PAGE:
The Reserve Bank of India (RBI) has left interest rates unchanged in its 2012-2013 first-quarter monetary policy review. Announced today, the review was a marking-time operation that was expected. The previous day, the bank had released the latest edition of its “Macroeconomic and Monetary Developments” report, which held out little hope for a cut in rates.

Starved for funds, India’s industrial sector seems to be shifting gear. After months of sitting on the cash, firms are now looking to move overseas with their investments. According to RBI data, foreign investments by Indian companies in June rose by just over 50% to $3.53 billion from $2.35 billion in May. The absolute numbers show that this is in no way a huge trend — a single deal, like the Tata Group purchase of Jaguar Land Rover in 2008, was for $2.4 billion. Bharti Airtel acquired Zain Telecom’s Africa business for $10.7 billion in 2010.

But the domestic market is looking more and more unattractive to Indian firms. The RBI has its hands tied because inflation is too high. “Inflation remains well above the comfort zone of the RBI,” says Governor D. Subbarao. The monsoons so far this year have been very poor; rainfall up to July 25 was 22% below its long period average (LPA). The distribution has been uneven. In the Northwest, rainfall is 39% below its LPA. Lower rainfall affects crops and, consequently, food price inflation.

GDP growth has decelerated four quarters in a row, from 9.2% in the last quarter of 2010-2011 to 5.3% in the corresponding period of 2011-2012. Growth for 2011-2012 is now down to 6.5%. At one time, analysts were projecting growth of 8% or more. The RBI has also reduced its 2012-2013 GDP growth projection from 8% to 7.5%, a figure that some still consider very optimistic. The RBI admits as much, but says that growth will pick up.

The RBI made only one concession to industry’s clamor for a cut in rates: It reduced the statutory liquidity ratio (SLR) from 24% to 23%. SLR is the percentage of deposits that a bank must keep in cash or liquid assets. Lowering the SLR theoretically gives financial institutions more money to lend.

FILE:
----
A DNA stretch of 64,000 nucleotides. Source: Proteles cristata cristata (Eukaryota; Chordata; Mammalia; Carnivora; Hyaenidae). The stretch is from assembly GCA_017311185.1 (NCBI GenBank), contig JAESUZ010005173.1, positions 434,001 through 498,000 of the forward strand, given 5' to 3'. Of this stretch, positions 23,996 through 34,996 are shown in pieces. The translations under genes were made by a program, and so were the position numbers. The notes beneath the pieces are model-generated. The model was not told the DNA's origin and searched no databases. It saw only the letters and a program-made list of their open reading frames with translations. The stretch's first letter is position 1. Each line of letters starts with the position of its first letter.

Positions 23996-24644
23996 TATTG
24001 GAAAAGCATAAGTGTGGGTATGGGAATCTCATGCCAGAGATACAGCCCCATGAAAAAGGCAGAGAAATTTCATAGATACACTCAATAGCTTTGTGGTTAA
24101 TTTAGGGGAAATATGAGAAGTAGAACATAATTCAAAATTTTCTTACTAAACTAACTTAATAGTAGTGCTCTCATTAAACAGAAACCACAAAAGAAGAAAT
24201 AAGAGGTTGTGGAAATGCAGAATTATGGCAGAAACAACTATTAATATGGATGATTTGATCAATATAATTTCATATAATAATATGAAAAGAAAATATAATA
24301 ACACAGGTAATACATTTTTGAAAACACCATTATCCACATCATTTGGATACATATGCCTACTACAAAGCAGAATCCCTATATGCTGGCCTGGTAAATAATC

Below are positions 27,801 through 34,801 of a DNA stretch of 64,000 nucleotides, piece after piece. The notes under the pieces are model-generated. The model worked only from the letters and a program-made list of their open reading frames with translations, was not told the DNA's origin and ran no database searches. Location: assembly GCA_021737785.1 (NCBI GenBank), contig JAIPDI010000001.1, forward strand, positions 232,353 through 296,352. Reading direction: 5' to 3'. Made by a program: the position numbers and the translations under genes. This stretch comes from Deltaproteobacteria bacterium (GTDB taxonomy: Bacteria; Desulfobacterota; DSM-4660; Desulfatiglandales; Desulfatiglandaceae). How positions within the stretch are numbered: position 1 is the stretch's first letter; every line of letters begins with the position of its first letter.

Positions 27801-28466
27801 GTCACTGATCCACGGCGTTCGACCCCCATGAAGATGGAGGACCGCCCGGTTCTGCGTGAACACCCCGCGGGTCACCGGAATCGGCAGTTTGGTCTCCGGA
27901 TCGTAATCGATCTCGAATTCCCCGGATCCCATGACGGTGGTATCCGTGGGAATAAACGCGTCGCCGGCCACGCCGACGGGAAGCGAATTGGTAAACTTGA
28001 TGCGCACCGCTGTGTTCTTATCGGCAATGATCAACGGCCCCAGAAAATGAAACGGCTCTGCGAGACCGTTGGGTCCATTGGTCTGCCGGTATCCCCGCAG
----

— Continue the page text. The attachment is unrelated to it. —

Kishore Bang, vice chairman and managing director of equity research house Nirmal Bang Group, doubts whether this move will help. “Banks have started deploying more funds in government securities and are maintaining SLR greater than the required limit,” he notes. “Therefore, even though the SLR cut provides more leeway to banks to disburse funds to productive sectors, it may not provide any short-term stimulus to India’s economy.”

For a short-term stimulus, businesses are now looking to Delhi and the resumption of the reform process. Union Home Minister P. Chidambaram has just been appointed the new finance minister and he is unlikely to start making radical moves overnight. Under Prime Minister Manmohan Singh, who held the finance portfolio that he took over when former finance minister Pranab Mukherjee became president, very little happened. There was some noise over an opening of foreign direct investment (FDI) in retail. But allies in the Congress-led government shot down the proposal. Plans have been announced for further public sector disinvestment. That measure still has to run the opposition gauntlet, however.

Thus, many firms are opting to take their money abroad. A study by Apex Chamber of Commerce Assocham points out that in May, 68 domestic firms invested abroad in sectors such as wholesale, retail, hotels and restaurants. “It will not be possible for India to keep its doors shut for FDI in retail,” predicts Assocham president Rajkumar Dhoot.